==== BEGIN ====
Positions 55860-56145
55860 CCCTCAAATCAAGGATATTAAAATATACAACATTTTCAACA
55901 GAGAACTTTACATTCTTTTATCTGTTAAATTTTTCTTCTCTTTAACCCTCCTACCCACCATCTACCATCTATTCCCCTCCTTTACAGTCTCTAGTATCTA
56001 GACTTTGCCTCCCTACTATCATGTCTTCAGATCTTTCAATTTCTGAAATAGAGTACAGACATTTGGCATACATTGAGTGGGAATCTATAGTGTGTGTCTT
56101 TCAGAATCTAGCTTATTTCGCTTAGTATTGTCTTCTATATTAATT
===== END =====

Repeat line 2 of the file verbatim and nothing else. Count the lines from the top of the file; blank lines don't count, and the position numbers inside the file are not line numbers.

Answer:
55860 CCCTCAAATCAAGGATATTAAAATATACAACATTTTCAACA